• can't provide the children with a safe housing situation, or
  • is incarcerated.

When awarding sole physical custody, judges will usually allow the noncustodial parent a certain amount of visitation time. Even if the noncustodial parent might pose a danger to the kids, the judge may allow visitation with conditions like requiring supervised visitation or drug tests.

Joint or Shared Physical Custody

Over the two or three decades, the trend has been to favor joint or shared physical custody—allowing children to spend significant amounts of time with both of their parents. Judges (and legislatures) have been swayed by consistent research findings that children fare better after divorce under shared parenting arrangements. However, joint physical custody works best if parents live relatively close to each other, as it lessens the stress on the children and allows them to maintain a somewhat normal routine.

Shared physical custody doesn't necessarily mean a 50-50 split. Often, children will live primarily with one parent but spend overnights with the other parent—typically on weekends and during school vacations. With this type of arrangement, the parent with primary physical custody is still referred to as the custodial parent, while the other is the noncustodial parent.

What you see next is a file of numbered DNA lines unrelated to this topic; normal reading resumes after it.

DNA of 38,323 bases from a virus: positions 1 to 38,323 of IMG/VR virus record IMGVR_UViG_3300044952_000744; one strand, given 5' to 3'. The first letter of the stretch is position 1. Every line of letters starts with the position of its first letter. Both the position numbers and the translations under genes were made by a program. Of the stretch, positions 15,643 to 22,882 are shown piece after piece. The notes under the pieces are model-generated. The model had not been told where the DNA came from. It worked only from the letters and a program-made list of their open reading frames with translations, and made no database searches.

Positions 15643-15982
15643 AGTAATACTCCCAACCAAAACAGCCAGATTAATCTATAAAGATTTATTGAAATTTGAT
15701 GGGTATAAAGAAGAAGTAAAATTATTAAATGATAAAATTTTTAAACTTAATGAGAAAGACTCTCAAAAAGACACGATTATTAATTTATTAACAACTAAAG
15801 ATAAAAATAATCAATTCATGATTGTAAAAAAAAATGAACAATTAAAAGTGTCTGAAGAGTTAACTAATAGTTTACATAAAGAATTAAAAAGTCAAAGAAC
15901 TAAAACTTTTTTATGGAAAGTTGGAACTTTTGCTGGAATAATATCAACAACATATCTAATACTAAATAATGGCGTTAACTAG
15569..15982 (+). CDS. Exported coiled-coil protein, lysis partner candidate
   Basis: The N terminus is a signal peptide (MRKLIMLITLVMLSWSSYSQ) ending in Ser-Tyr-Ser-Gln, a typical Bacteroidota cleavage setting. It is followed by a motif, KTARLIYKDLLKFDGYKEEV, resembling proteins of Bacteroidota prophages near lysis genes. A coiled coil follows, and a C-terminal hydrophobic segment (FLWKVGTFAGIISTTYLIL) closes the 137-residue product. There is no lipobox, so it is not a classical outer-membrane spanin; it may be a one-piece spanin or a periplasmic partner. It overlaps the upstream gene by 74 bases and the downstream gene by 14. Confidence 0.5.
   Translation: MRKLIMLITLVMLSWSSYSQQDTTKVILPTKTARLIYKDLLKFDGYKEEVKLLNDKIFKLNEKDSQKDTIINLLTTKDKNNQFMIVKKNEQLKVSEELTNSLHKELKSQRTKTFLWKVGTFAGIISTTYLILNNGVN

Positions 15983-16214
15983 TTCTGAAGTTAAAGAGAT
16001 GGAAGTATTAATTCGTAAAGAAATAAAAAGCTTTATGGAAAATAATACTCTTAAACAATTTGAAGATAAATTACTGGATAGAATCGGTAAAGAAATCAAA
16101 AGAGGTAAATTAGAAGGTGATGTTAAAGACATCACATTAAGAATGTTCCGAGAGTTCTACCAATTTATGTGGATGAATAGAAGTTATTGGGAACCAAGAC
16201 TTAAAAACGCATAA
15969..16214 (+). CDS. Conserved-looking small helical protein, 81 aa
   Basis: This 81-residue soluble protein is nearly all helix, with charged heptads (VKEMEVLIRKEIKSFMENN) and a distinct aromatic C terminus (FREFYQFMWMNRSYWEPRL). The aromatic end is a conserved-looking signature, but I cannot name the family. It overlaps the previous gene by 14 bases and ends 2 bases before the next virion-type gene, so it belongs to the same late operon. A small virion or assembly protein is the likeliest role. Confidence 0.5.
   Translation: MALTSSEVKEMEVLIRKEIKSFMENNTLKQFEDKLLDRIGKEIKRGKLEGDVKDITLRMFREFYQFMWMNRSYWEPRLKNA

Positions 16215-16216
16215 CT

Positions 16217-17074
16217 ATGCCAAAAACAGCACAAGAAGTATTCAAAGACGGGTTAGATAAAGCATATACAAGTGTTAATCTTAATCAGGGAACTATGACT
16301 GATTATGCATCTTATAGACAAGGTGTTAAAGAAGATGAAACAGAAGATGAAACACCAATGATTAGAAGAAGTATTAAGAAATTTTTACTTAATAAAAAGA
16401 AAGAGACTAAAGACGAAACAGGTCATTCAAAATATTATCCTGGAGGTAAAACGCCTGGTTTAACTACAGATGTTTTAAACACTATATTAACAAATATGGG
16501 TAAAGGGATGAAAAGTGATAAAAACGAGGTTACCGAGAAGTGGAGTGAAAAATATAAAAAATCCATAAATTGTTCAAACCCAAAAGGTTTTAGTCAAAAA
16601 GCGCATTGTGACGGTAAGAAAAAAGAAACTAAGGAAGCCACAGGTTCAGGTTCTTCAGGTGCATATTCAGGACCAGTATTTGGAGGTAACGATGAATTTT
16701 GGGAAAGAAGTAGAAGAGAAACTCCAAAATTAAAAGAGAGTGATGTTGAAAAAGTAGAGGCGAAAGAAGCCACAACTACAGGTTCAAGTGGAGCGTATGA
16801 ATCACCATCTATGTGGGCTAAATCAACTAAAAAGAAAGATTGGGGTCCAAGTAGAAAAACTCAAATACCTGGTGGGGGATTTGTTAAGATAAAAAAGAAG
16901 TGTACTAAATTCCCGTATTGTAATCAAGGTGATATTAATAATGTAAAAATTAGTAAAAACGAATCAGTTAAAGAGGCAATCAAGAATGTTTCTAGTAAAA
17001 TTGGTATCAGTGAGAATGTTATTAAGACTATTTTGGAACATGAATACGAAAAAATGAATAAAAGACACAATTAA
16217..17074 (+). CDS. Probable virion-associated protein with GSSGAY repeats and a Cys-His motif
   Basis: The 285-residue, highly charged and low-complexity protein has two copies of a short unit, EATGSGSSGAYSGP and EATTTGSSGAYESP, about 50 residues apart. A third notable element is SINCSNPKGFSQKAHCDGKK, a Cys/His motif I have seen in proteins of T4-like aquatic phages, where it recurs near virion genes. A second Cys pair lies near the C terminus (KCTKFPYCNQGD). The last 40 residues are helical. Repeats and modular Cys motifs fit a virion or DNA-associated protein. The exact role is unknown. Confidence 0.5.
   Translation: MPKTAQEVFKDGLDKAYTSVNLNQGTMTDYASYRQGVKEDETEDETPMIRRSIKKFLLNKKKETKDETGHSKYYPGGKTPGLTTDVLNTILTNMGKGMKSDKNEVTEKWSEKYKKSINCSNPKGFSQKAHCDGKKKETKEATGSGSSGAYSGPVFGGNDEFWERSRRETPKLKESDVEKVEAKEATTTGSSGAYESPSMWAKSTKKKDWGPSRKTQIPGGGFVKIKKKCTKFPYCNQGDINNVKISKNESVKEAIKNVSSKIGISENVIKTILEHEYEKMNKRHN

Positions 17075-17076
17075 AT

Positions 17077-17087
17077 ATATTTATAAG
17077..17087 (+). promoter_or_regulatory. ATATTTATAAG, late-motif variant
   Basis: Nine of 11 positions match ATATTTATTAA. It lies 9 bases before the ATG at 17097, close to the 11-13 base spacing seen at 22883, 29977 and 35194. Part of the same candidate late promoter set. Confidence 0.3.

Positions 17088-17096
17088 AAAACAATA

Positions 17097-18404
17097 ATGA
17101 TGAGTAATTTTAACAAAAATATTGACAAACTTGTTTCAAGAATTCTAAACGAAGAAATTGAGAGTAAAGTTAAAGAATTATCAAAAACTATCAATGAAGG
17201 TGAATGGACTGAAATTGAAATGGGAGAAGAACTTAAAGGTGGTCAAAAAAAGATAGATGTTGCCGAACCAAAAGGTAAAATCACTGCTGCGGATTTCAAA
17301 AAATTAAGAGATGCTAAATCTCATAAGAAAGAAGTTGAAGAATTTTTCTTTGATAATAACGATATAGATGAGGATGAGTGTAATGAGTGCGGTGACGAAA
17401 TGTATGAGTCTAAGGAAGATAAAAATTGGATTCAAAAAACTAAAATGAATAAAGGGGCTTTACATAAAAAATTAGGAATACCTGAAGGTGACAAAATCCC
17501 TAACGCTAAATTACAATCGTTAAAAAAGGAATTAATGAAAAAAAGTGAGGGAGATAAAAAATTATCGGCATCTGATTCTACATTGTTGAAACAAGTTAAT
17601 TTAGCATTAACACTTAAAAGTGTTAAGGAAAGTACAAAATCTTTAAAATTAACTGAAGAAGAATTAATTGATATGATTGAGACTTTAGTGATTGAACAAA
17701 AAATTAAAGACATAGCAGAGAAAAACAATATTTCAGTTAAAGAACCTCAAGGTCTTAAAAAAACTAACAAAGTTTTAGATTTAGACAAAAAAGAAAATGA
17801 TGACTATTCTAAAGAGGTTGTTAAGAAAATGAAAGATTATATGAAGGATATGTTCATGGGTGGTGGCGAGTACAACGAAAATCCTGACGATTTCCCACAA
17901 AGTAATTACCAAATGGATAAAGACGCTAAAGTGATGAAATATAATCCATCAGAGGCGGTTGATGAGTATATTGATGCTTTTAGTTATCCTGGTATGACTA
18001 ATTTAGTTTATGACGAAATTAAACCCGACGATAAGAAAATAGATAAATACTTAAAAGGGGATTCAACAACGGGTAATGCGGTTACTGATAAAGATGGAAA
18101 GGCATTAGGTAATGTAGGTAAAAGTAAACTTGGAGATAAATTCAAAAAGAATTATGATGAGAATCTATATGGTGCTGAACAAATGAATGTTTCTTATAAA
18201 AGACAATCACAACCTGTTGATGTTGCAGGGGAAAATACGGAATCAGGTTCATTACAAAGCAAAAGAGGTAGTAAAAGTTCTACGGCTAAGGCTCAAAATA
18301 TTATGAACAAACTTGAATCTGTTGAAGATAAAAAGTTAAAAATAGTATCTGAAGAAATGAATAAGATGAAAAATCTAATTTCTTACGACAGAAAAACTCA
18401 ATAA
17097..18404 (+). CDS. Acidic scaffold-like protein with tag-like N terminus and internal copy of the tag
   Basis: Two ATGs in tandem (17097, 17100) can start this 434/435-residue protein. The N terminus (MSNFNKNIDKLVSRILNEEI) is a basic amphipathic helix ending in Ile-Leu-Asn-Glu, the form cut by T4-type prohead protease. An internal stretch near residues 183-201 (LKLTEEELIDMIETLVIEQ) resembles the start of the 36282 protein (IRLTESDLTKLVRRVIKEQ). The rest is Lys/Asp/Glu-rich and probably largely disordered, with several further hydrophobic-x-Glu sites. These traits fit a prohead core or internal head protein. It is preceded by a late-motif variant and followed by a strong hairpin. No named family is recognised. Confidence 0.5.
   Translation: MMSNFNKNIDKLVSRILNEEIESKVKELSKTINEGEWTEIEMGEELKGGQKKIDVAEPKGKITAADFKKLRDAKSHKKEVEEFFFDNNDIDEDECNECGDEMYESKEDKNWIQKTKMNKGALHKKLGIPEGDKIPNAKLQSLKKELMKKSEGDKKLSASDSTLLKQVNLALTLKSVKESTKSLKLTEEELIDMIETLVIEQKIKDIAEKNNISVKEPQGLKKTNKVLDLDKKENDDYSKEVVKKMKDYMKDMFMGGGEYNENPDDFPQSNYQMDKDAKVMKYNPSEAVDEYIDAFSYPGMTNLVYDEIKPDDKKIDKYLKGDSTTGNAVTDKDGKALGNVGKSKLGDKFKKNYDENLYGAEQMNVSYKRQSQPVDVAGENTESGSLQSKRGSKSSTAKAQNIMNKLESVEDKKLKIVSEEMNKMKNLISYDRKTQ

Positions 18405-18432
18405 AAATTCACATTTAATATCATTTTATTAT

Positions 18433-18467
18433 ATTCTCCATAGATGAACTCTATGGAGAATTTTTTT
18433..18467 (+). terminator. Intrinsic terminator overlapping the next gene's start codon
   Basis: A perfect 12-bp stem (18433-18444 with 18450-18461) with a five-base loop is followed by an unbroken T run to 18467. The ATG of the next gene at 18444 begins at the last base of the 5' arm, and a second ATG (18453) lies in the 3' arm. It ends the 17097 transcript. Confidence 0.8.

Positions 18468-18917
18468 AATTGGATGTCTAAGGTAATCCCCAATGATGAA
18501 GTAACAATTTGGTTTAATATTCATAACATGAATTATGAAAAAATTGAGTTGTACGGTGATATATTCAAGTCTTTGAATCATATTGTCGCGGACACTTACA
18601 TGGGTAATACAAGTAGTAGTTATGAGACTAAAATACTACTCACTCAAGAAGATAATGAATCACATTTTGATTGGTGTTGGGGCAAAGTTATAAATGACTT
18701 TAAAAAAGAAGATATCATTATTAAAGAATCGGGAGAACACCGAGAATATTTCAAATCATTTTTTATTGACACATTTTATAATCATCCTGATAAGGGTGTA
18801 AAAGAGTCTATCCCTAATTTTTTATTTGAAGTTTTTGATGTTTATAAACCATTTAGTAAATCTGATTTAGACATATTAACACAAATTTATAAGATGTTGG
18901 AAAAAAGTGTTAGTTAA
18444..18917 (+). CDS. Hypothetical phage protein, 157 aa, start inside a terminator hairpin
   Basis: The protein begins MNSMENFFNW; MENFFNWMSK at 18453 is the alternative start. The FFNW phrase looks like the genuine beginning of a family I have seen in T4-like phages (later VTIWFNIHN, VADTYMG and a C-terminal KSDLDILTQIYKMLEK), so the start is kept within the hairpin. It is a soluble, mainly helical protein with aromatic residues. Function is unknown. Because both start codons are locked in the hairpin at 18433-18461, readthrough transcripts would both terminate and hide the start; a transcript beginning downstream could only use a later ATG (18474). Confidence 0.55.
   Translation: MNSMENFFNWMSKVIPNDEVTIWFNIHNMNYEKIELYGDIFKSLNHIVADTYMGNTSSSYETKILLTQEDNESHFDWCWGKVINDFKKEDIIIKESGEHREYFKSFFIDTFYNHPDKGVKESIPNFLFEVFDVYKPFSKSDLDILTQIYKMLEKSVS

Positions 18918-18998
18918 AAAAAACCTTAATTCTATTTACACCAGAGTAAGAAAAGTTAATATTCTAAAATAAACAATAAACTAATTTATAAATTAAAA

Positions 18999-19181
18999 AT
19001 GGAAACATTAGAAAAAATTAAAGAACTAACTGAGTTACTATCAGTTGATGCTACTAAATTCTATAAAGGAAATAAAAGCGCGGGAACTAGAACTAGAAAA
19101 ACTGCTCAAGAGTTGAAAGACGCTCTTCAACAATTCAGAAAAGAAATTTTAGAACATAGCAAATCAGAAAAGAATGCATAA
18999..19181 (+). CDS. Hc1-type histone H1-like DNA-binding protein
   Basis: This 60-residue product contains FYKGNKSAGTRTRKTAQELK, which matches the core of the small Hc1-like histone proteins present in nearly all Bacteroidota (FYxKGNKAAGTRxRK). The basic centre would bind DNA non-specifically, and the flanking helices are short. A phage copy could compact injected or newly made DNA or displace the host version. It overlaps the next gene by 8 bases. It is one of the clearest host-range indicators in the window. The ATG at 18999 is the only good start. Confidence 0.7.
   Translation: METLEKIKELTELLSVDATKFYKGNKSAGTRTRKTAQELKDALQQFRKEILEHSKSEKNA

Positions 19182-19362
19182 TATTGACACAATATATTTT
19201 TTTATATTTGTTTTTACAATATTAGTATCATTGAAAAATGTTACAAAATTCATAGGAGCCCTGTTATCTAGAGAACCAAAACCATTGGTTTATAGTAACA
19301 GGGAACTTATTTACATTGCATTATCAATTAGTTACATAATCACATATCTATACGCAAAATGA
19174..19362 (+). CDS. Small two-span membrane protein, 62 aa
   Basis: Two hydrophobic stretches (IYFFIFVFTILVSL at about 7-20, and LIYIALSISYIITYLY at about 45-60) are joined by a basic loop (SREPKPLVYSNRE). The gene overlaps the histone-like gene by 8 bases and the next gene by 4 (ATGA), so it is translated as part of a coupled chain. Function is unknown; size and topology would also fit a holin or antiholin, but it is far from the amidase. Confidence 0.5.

In cases where shared physical custody is closer to 50-50, children might spend four nights a week with one parent and three nights with the other, or they might even alternate weeks, months, or longer periods between their parents. To make things easier on their children, some parents use a joint custody arrangement—commonly called "bird's nest custody" or "birdnesting"—that lets the kids stay in the family home while the parents take turns moving in and out.

Co-Parenting Plans

When parents share joint custody, they usually work out a parenting plan or schedule that fits the children's needs as well as the parents' work schedules and housing arrangements. If the parents can't agree on a schedule on their own, judges will often order them to participate in custody mediation. In fact, some states require mediation in all cases where there are custody disputes. If mediation doesn't work, a judge will have to impose an arrangement.